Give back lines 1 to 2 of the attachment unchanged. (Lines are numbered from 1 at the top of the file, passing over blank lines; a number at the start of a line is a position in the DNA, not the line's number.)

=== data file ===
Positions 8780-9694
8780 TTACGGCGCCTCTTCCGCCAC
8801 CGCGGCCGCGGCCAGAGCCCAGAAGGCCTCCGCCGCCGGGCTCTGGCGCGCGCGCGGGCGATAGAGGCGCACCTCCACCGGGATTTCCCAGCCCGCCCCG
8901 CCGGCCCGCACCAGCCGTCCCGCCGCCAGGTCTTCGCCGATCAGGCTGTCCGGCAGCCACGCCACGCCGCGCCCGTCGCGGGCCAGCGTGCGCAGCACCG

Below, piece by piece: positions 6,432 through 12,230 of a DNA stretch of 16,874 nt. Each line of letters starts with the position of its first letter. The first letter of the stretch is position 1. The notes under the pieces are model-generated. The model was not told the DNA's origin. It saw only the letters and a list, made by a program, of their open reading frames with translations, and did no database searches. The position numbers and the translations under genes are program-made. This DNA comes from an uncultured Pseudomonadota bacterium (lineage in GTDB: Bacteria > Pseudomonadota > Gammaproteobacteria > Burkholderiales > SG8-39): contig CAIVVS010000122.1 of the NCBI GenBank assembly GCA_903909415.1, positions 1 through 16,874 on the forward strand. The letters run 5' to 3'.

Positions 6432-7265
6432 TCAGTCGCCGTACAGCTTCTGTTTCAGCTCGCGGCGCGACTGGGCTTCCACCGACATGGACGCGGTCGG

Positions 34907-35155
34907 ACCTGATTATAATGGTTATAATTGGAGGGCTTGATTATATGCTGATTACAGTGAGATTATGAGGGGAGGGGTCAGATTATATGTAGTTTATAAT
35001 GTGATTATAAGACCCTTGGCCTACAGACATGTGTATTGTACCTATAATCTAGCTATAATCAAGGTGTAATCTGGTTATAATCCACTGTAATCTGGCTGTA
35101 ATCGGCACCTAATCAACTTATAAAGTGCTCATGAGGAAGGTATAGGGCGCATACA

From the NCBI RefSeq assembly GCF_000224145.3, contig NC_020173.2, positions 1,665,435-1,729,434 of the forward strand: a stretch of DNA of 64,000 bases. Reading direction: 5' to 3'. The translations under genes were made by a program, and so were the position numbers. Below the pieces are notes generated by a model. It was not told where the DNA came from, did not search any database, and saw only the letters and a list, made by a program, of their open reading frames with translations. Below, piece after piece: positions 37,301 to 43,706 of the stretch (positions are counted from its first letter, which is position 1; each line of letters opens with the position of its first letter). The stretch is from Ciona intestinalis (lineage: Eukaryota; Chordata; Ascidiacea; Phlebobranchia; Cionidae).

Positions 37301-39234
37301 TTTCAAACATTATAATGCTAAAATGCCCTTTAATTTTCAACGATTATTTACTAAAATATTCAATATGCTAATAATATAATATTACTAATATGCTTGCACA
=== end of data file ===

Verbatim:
Positions 8780-9694
8780 TTACGGCGCCTCTTCCGCCAC